The data have not been officially published in the form of a scientific article and have not been peer-reviewed.

These differences in immune response, explains Kfouri, occur because the immune system of younger children is still immature, while that of children and adolescents aged 12 and 13 is much more similar to that of youth aged 17 to 20 years.


The American biotechnology company Moderna started a combined phase 1/2 study at the end of 2020 with 3,000 adolescents aged 12 to 17 years, but the data has not yet been presented. The company recently started a new clinical trial with 6,750 children aged six months to 12 years.

The study was divided into two groups: the first will be without the double-blind factor, that is, both doctors and volunteers know who receives the immunizer and the placebo, in order to be able to assess what is the best dosage in children aged 2 to 11 years. The second should include children aged six months to two years to receive a vaccine of 25g, 50g or 100g per dose – at this stage, all children will be vaccinated.

In the next phase, the researchers will choose which dosages had the best response in children and will apply this dose in comparison to the control group.


Janssen, a pharmaceutical arm of Johnson & Johnson, has been testing its immunizer on individuals over 16 in the United States and Belgium.

In Brazil, Janssen states that it intends to carry out clinical studies to evaluate the effectiveness and safety of its single dose vaccine against Covid-19 in children and adolescents, but the protocols of these studies are still being evaluated by the competent regulatory agencies.

“The Janssen vaccine will be tested initially on a small number of adolescents that will be expanded to a larger group in a gradual approach, if the initial data demonstrates an adequate safety profile,” the statement said.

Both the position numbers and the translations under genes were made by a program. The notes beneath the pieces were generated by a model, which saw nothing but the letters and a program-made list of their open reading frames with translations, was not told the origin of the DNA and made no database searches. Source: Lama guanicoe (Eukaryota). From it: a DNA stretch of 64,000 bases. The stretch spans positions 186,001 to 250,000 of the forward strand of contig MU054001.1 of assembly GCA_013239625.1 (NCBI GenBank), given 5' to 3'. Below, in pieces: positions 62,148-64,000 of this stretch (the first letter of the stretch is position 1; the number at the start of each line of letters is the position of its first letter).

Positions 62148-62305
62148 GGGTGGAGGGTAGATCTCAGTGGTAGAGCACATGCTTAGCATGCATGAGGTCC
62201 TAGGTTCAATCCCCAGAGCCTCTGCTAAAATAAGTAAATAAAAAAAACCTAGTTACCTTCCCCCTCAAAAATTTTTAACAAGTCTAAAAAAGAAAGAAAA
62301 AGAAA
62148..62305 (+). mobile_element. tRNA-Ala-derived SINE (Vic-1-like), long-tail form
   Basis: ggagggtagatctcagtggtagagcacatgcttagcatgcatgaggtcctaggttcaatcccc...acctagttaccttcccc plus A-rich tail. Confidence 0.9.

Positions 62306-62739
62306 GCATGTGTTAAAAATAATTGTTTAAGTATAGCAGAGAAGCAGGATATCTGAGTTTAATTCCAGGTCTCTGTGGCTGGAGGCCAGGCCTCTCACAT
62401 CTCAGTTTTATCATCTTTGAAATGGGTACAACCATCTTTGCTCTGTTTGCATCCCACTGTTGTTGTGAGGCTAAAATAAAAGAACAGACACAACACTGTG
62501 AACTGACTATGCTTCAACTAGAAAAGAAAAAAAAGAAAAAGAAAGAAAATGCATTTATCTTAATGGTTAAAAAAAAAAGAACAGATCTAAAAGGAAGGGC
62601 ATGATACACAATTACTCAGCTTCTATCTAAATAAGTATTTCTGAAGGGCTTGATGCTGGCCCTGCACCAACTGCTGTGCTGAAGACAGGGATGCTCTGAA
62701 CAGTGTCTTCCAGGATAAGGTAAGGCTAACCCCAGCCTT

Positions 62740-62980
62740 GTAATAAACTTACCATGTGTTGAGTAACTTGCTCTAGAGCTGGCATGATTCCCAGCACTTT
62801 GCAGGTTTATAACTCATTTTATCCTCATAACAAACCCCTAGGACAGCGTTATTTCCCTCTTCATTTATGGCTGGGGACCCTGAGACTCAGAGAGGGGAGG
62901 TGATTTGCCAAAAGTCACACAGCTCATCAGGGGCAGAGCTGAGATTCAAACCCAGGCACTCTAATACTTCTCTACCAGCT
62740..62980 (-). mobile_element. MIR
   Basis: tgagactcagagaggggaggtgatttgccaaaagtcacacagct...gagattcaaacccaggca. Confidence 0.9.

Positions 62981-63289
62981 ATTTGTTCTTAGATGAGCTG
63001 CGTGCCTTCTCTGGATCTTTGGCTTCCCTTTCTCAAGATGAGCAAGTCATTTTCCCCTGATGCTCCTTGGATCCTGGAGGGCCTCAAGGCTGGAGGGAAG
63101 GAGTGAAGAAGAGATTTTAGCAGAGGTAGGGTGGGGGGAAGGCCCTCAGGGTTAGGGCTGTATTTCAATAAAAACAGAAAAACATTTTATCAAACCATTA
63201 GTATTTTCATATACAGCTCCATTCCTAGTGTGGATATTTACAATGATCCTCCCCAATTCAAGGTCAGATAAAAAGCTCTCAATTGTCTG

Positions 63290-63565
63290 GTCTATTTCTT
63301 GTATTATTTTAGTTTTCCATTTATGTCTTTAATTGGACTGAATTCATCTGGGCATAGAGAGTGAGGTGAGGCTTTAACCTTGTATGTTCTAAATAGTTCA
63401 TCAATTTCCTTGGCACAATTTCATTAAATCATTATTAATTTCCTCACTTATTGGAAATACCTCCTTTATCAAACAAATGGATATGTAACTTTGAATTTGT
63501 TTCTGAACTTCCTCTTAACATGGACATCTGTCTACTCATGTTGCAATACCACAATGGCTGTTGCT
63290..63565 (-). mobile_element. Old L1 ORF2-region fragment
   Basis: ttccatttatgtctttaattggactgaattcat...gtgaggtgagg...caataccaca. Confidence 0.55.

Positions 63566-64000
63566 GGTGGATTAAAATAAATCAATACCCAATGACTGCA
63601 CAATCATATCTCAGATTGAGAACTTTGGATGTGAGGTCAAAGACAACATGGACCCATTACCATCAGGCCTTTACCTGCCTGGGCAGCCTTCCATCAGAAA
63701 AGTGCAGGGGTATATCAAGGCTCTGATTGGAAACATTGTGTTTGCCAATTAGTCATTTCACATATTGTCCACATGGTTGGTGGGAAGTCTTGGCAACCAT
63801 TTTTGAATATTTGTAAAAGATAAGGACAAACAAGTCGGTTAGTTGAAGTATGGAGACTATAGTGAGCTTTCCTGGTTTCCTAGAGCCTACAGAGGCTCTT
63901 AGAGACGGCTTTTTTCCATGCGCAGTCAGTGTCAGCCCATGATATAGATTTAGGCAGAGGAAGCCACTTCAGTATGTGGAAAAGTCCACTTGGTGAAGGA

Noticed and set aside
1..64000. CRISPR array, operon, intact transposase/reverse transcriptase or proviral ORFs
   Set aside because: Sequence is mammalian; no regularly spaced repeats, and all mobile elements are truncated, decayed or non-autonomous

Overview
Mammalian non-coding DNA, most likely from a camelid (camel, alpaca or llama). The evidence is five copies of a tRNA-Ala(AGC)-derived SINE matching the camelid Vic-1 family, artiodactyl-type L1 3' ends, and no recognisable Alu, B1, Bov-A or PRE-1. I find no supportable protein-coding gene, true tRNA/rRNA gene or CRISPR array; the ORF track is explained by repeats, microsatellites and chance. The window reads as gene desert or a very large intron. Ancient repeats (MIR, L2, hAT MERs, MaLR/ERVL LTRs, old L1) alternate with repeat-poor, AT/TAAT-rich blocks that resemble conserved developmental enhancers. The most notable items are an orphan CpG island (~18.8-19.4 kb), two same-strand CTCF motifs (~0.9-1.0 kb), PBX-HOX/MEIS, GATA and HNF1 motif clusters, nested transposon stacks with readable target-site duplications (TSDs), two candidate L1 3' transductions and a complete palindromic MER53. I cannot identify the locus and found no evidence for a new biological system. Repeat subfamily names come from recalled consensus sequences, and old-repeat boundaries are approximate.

The University of Oxford announced in February that it will begin phase 2 studies in children and adolescents in the UK aged 6 to 17 years. The expectation is to evaluate 300 participants, of which 240 should receive the vaccine and the rest a placebo substance.

The study will be conducted at the University of Oxford and will also include three partner sites in London, Southampton and Bristol. Trial participants will be followed up for 12 months after the second dose of the vaccine.

The study organized and sponsored by the University of Oxford and funded by AstraZeneca and the National Institute of Health Research.

CanSino Chinese state-owned CanSino began testing its vaccine with a replicant viral vector (adenovirus 5) in 481 participants, including children aged six and older, to compare the safety and immunogenicity of two doses of the Ad5-nCoV vaccine in different age ranges. .

There is also a clinical trial using a viral vector of a lentivirus -type of viruses associated with neurological diseasesmodified with the genetic material of Sars-CoV-2 in individuals aged six months to 80 years old by the Shenzhen Hospital in China.

Data from these trials, however, do not yet predict when they will be completed.
Regardless of ongoing tests, there is still no provision for the inclusion of children and other groups – such as pregnant women and immunosuppressed people – to receive Covid-19 doses.

Ana Bottallo – Folhapress